• DeepMind: It is more widespread than Facebook. DeepMind developed Sonnet, a high-level API for TensorFlow that is geared at research and is commonly referred to as “the research version of Keras,” which may be beneficial to individuals considering utilizing TensorFlow for research. Deepmind’s Acme framework may also be useful for Reinforcement Learning practitioners.
  • OpenAI: On the other side, OpenAI standardized the use of PyTorch internally in 2020; however, for those in Reinforcement Learning, their earlier baselines repository is built in TensorFlow. Because Baselines provides a high-quality implementation of Reinforcement Learning algorithms, TensorFlow may be the ideal choice for Reinforcement Learning practitioners.
  • JAX: Google has another framework called JAX, which is gaining popularity among researchers. In certain ways, JAX has less overhead than PyTorch or TensorFlow; nonetheless, the core concept of JAX differs from that of PyTorch and TensorFlow, and as a result, moving to JAX may not be a suitable solution for most. There are an increasing number of models and articles that use JAX, but it is unknown how popular it will be in the research community in the next years in comparison to PyTorch and TensorFlow.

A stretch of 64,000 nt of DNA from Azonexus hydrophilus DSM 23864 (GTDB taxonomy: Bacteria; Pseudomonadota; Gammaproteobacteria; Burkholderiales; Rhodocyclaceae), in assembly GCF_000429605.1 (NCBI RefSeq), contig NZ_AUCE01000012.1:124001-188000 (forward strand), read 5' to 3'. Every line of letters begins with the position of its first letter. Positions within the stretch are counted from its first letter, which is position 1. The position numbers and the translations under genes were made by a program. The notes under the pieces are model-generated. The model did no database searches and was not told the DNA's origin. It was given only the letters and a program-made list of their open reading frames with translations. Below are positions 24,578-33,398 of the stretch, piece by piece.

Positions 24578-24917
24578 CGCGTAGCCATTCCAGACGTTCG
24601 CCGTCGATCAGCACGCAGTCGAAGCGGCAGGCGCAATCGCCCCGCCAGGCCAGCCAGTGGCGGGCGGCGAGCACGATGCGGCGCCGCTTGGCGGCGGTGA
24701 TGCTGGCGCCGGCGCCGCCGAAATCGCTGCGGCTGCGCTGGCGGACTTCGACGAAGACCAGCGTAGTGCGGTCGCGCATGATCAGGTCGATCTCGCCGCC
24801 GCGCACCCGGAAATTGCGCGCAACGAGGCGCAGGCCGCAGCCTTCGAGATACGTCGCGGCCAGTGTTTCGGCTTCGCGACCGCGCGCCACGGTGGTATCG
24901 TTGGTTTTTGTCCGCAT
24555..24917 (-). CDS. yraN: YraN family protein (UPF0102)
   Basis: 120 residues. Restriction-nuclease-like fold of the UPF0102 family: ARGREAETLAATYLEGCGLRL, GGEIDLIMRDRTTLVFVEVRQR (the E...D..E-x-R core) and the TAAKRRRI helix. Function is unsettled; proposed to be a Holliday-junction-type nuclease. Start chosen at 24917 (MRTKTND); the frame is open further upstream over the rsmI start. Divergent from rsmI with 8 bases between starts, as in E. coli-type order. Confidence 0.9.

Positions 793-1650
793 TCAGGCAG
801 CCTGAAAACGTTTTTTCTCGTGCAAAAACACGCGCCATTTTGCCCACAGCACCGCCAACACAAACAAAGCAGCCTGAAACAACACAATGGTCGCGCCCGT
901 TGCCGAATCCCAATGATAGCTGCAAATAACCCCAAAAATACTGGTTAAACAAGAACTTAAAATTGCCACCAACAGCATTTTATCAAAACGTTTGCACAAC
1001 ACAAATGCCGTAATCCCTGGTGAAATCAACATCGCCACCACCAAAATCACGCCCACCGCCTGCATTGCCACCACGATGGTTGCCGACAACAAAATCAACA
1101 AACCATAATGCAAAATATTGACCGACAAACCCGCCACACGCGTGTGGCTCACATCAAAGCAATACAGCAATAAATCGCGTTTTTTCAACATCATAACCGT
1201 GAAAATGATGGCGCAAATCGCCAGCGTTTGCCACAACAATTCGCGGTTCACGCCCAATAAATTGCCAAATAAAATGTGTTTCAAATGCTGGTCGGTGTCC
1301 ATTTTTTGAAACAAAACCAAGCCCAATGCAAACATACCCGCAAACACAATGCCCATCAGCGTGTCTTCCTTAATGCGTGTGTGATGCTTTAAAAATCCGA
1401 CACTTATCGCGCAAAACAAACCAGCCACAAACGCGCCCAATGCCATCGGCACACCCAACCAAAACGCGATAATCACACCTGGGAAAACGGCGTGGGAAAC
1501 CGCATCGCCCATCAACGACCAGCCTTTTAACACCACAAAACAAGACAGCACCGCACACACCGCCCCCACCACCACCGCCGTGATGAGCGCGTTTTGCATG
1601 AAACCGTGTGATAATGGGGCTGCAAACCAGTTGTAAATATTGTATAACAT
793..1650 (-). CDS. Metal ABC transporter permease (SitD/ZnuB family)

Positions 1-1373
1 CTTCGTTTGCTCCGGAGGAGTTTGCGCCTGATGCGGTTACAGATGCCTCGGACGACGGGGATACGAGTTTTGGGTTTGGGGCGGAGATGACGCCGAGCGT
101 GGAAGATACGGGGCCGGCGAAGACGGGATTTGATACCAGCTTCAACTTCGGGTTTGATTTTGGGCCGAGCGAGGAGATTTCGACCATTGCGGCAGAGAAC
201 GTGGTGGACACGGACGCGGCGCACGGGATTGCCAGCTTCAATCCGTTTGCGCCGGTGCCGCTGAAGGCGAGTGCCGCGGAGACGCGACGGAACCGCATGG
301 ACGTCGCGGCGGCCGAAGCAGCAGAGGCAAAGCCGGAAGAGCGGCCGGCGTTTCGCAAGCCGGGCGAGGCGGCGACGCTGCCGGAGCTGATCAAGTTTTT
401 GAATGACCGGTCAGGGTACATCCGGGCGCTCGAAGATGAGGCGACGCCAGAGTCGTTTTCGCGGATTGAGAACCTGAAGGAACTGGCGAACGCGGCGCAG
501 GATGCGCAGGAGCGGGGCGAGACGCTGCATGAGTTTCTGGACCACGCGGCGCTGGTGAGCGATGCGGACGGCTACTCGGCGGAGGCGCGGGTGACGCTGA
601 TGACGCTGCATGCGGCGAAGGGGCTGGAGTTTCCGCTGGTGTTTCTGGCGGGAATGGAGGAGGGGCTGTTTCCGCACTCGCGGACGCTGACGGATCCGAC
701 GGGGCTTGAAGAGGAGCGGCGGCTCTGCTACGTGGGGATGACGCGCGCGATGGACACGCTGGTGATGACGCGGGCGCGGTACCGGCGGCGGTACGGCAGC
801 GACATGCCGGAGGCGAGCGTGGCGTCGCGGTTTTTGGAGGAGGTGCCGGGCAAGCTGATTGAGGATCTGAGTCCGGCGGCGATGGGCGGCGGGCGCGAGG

TensorFlow faces a long and difficult, if not impossible, path to reassert itself as the leading research framework.

In this part, PyTorch’s argument against TensorFlow clearly demonstrates why more people prefer it over TensorFlow.

TensorFlow vs. PyTorch — Prototype Deployment

From an inference standpoint, SOTA models are the holy grail of Deep Learning applications. However, this isn’t always possible or even applicable in an enterprise environment. Accessing SOTA models is worthless if their intelligence cannot be used due to inefficient, error-prone methods. Hence, it is critical to analyze each Deep Learning framework’s end-to-end process, not just which framework brings you the prettiest models.

TensorFlow has long been the go-to framework for deployment-oriented apps, and for good reason. TensorFlow is accompanied by a slew of tools that make the end-to-end Deep Learning process simple and efficient. TensorFlow Serving and TensorFlow Lite, in particular, make it easy to deploy on clouds, servers, smartphones, and IoT devices.

PyTorch used to be fairly underwhelming in terms of deployment, but it has worked hard in recent years to close the gap. TorchServe last year and PyTorch Live just a few weeks ago provided much-needed native deployment capabilities, but has PyTorch reduced the deployment gap sufficiently to make its use beneficial in an industry setting? Let’s take a closer look.


It provides scalable production with static graphs tuned for inference performance. Depending on the application, you utilize TensorFlow Serving or TensorFlow Lite for distributing a model using TensorFlow.

TensorFlow Serving: